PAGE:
Game Review:Cthulhu Gloom

 

Image Copyright: Atlas Games

Two Summer’s ago Atlas Games came out with Cthulhu Gloom, a stand-alone expansion to their much-lauded 2005 Origin’s Award Winning Gloom. So naturally it’s taken me this long to get into the mix and actually sit down and play this storytelling and highly amusing card game. And the result has been that with every chance I’ve gotten to play, a suprising amount of laughs and enjoyment has been had by all involved.

I learned about the game from watching a group of player’s enjoying its foibles on an episode of Table-top, the Geek & Sundry channel dedicated to all things Geek. Based around H.P. Lovecraft’s dark and sinister and genre-creating horror mythos, the crux of its gameplay is to get your family, consisting of 4-5 Character Cards to negative values of ‘self-worth’ points before killing them off using Death Cards that typically detail horribly painful and maddeningly unnatural ways of dying. It’s quite a twist from your traditional gaming mantra of gaining the most prestige, money or other value-added ‘token’s’ which is a fact that seems to be its endearing trait.

As has been said before there are some games out there whose design is such that they lend themselves to being thoroughly enjoyed by both gamer’s and non-gamer’s alike and this certainly seems to be the case with this Cthulhu Gloom. I originally picked up the game to accommodate my weekly group after a player expressed an interest in it. After a few plays I found that it possessed enough of a story-telling element to excite the Role-player’s at the table (like myself) but also contained enough built-in ‘combo’s’ and mechanics to keep the power-gamer’s content as well. But it was the first quality, the story-telling, that has intrigued the non-gamer’s in my life and which has proved to be the most interesting aspect of the game.

Image Source: Boardgamegeek.com
The cards of the Gloom series are clear plastic and durable and oddly scented of chloride…

I first tried out the game with my partner who has never played Dungeon’s and Dragon’s much less any type of Role-playing game before . Although she has tried her hand at a few card games like Munchkin much to my disappointment this has not led to any levels of addiction to gaming that I had hoped might develop. But the story-telling mechanic of Gloom, combined with the perverse almost power-tripping aspect of controlling her family members gave her considerable leeway in letting her creative juices flow as far as the role-playing went. As she’s been taking creativity classes of late, the chance to let her thoughts go was quite freeing for her, and we both played off each other’s developing family stories of misery and woe with gleeful abandon. With just the two of us, she thoroughly enjoyed the game and although we ended up cutting it short, she was anxious to try it again.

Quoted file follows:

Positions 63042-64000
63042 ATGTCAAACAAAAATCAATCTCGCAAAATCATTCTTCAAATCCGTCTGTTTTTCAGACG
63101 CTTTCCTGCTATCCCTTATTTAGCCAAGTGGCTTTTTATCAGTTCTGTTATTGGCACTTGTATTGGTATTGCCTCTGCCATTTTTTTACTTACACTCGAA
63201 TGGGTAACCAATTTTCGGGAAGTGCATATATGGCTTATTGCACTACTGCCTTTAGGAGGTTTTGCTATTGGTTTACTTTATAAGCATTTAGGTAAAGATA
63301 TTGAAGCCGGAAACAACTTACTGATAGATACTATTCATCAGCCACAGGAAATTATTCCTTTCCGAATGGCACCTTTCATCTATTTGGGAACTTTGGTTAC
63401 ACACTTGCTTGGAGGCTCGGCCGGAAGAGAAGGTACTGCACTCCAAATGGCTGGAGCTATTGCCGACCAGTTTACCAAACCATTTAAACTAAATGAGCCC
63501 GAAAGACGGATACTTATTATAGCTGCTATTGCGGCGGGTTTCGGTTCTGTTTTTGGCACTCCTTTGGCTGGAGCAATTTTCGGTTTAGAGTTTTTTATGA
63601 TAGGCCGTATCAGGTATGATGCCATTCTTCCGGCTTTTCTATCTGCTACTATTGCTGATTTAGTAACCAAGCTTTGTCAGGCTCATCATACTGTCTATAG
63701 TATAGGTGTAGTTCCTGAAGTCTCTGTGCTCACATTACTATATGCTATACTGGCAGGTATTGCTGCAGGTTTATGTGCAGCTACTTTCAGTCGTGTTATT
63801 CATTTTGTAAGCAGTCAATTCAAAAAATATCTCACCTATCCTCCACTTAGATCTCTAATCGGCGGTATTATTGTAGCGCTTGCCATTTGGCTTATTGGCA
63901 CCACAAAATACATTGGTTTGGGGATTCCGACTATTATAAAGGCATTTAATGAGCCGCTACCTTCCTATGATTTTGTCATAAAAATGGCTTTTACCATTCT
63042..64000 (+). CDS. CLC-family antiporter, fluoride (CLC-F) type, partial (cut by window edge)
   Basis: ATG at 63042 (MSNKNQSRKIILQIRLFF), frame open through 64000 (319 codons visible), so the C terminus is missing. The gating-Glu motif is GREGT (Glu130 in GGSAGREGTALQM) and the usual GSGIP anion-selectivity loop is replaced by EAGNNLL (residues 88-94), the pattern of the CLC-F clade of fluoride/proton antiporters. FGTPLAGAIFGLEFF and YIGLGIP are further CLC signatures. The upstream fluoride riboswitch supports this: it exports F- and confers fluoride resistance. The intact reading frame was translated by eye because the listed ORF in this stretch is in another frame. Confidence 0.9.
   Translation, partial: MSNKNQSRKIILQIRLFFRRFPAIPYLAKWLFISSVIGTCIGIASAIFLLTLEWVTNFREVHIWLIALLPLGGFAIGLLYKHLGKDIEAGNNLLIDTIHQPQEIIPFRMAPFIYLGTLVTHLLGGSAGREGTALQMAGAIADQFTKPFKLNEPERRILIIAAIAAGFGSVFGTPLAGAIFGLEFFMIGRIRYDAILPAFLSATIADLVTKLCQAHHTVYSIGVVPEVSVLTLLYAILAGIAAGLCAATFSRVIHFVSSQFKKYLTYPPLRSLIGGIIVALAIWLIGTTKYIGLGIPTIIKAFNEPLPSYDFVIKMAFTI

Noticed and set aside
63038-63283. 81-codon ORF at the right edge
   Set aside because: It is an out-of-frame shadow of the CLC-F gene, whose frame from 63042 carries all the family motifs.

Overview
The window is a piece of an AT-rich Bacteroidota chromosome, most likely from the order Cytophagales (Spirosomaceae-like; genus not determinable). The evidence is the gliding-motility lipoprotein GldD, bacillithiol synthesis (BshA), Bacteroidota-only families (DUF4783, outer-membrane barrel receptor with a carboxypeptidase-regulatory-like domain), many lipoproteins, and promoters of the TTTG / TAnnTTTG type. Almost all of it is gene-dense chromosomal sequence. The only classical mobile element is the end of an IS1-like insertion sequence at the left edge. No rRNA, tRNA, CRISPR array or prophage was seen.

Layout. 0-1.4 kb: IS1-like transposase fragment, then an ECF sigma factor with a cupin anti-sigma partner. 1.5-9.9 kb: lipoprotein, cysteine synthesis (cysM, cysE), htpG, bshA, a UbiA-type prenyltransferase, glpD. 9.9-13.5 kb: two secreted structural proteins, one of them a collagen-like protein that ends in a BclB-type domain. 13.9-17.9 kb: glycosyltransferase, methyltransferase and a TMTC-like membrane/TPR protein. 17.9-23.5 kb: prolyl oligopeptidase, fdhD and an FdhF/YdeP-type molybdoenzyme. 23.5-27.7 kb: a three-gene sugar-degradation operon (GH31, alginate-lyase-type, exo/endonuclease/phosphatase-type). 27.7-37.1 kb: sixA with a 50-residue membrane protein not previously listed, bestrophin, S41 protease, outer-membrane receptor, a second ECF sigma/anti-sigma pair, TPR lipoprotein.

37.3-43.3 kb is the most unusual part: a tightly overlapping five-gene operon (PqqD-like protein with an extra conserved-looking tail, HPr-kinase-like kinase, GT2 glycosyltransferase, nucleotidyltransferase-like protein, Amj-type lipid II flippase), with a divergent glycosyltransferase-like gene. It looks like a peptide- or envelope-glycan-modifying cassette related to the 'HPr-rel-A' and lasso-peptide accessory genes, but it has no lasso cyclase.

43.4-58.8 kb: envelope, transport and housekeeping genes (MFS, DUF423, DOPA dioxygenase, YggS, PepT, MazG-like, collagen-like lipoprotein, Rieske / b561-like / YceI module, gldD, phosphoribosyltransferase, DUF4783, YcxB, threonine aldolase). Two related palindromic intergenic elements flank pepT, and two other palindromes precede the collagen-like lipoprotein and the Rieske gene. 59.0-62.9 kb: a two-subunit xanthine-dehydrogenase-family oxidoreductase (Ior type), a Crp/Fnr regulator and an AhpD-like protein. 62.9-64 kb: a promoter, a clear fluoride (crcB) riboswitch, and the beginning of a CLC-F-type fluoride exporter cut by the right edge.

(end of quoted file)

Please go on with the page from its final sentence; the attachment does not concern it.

Next up I took the game to my weekly group who as expected also enjoyed it, though with a competitive mindset towards winning. It was interesting to see the dark places where everyone in the group took their characters, especially as they had five different members to play, and kill, with equal determination. The best part came about through interlocking stories and one such plot, concerning Mr. Carter and my own Faithful Feline involved overly judicious amounts of romantic interest spiked with bizarre investigations around amorous fungi!

I’ve played the game a few more times in settings with other family members and members of my girlfriends family, all of whom have never played D&D or any Table-top game beyond Life or Monopoly and the results have been the same. Everyone has really gotten a kick out of narrating, especially with the darker aspects of storytelling that the game promotes, which is something I’ve been secretly thrilled to witness. When you can get a non-gamer to think of ingenious ways why one of their family members went Cavorting with Cultists, you know you’ve got a special game on your hands. And bringing in new Gamer’s to the fold is a sure sign of an excellent design, especially when it holds up to scrutiny by serious Gamer’s too.

One negative aspect of the game is the inclusion of the card ‘Tigger-man’, which is a reference to one of H.P. Lovecraft’s most famous and favorite (one of mine included) stories, “Rat’s in the Wall” which has a cat called -igger-man; hint it’s not a ‘T’ in the original spelling. It’s a well-known fact that Lovecraft had certain opinions on certain types of people, chalk it up to the sentiments of the day, but the inclusion of the character, even with the spelling change seemed wholly unnecessary and actually quite off-putting. And although the feline ended up being a regular component of most of the stories in the games I played, I feel his presence could have easily gone without, especially considering the story was only ancillary to the Cthulhu mythos on the whole.

Image source: Boardgamegeek.com

But aside from that minor hiccup, the game-play is thoroughly engaging and appealing to Gamer and non-gamer alike, so when you get a chance, and are looking to lure some of those non-gamers in your life you may know into the mix, pick up a copy of Cthulhu Gloom, or the original Gloom, and

Game Forth!

Catch a game of Gloom in action:

Atlas Games official:

Buy it on Amazon:

Check out the Cthulhu Mythos at:

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